Season three of “Star Trek: Discovery” seems quite determined to reintroduce the ideals of Star Fleet and the Federation to alienated fans or, as they titled the episode, die trying. Placing the action ten years before Kirk would take the Enterprise on its first five-year mission was problematic for some. “Discovery” somewhat brazenly contradicted the canon established in over 50 years of fodder and was unapologetic about it. Now with the show in the distant future, those constraints are removed. Producers don’t necessarily need to rely on “We’ll explain it later.”
The Perfect Crew
“Die Trying” is a run of the mill assignment of the week for a “Star Trek” series. Discovery’s crew locates Star Fleet headquarters and finds themselves uniquely situated to help with a mysterious illness. The biggest hurdle is Star Fleet. Due to the Burn’s sting and the decision to outlaw time-travel, Star Fleet isn’t willing to automatically trust Saru and Burnham when they say Discovery wants to join. The solution is to see if a retrofit will bring Discovery up to the future and reassign her crew. The effects of which would be devastating – this crew only has each other.
Seeds Of Home
Admiral Vance eventually comes to allow Discovery, minus Saru, to use its spore drive and travel to a seed ship. A Star Fleet vessel carrying seed samples from every member planet past and present. A Barzan family is watching over the seed store, so commander Nhan is an ideal away team member, having not seen her homeworld in awhile. Things aren’t as expected on arrival, though. It appears someone opened the seed stores, and the Barzan family is missing. At some point the ship collided with a coronal mass ejection, which killed all but the scientist. He was mid-transport into the seed stores at the time of impact, causing him to be out of phase. Burnham and Nhan convince him that he cannot save his family, and he’ll die if doesn’t get treatment himself.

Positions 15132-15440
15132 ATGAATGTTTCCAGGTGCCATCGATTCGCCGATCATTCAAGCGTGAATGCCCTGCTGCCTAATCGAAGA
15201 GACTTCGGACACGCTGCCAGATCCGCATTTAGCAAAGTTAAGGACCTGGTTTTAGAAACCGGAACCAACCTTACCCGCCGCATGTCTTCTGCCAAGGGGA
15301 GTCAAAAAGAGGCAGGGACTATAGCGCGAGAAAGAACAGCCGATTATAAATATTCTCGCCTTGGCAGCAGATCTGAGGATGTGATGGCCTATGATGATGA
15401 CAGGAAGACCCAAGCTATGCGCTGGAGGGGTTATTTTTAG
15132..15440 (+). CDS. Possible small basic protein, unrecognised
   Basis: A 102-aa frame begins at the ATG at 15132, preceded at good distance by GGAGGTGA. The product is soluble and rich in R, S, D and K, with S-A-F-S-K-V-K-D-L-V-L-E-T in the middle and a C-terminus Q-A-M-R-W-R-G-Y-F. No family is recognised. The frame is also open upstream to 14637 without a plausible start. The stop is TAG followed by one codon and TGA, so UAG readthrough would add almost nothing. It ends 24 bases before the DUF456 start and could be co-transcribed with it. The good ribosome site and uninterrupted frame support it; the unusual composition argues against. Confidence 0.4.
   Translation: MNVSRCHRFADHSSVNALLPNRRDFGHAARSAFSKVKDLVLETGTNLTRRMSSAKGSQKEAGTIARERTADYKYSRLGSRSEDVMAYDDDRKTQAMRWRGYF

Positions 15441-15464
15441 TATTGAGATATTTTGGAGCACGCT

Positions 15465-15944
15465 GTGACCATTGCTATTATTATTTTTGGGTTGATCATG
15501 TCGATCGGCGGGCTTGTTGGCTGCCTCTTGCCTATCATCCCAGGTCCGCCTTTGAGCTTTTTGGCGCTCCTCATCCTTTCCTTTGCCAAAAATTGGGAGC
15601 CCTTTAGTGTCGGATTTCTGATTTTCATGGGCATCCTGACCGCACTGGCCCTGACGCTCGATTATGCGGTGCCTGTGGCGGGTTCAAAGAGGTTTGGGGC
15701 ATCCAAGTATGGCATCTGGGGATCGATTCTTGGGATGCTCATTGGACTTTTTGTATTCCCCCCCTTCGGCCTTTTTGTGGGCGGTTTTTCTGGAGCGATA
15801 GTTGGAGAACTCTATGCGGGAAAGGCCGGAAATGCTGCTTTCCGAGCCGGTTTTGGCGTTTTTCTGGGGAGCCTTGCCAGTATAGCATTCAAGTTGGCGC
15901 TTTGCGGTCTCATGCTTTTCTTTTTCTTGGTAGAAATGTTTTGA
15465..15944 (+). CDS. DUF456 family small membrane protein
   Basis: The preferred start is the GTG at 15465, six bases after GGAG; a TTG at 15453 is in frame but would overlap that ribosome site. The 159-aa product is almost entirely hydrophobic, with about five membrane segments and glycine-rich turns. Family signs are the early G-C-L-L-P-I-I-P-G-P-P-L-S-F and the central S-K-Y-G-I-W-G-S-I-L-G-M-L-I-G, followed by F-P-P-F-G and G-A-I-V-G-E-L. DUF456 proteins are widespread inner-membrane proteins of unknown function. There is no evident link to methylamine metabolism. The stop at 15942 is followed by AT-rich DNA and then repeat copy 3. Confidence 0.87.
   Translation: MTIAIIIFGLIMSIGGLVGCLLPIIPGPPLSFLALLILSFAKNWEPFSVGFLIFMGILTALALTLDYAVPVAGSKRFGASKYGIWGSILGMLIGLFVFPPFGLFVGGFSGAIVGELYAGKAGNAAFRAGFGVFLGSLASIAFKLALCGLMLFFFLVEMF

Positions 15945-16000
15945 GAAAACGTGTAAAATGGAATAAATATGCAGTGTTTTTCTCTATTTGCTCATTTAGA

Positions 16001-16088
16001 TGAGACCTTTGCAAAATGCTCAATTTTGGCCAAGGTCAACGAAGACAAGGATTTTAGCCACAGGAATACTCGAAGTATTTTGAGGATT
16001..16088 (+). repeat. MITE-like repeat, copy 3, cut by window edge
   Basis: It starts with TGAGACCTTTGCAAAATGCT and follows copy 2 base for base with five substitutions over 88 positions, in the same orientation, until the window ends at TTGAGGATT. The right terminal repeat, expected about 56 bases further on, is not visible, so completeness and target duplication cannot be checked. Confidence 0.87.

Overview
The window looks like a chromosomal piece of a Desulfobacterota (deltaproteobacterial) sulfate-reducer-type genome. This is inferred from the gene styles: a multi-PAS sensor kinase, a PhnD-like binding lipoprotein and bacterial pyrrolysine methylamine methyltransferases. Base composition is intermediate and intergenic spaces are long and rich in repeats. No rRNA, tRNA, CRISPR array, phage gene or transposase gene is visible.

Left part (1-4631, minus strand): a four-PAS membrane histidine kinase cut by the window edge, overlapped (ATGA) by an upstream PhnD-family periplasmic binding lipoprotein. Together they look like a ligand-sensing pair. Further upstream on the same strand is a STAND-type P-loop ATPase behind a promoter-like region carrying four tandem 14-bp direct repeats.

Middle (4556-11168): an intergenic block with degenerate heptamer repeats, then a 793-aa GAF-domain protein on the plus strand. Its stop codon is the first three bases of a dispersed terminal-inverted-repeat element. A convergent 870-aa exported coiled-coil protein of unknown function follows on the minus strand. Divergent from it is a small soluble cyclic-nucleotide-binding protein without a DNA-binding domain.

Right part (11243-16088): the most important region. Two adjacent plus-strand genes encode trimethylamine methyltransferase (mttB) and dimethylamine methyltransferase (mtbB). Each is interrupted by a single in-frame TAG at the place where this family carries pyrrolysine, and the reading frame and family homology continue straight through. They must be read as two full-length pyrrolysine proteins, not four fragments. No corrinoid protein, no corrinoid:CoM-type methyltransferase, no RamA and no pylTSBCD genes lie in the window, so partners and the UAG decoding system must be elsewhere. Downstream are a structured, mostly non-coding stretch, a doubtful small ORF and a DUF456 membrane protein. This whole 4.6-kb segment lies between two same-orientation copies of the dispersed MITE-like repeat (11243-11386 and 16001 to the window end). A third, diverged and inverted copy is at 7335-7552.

Was She Ever There?
Someone has to stay behind to maintain the ship, though, and who better than Nhan. The atmosphere her own, and she is most expendable. I wonder if there was more of a plan for this character that the producers scrapped. Even within this episode, there are references to Barzan culture brought up and never explored. It feels like there was something more in the plot, but the producers didn’t follow up. You’d like to know more, but the episode distracts away from that desire.
The scene-setting department gets a twist with the time we spend with Georgiou and a mysterious man wearing unnecessary glasses who ‘debriefs’ her (played by David Cronenberg!) The beginnings of the Section 31 series or something else? Either way, Georgiou seems pretty shaken by what she encounters. I hope this isn’t something hinted at that disappears for episodes at a time. I’ve had a soft spot for Section 31 since their introduction in “Deep Space Nine.” I can’t wait for the series and want to know more now!
We’re A Long Way From Home
Who didn’t have an ‘aww’ moment when the Voyager-J showed up on the screen? And can we please have some more time with Stamets, Tilly, and Reno interacting? I want the show to have Stamets own up more to his personality (special officer indeed.) I wouldn’t want it at the price of their banter though.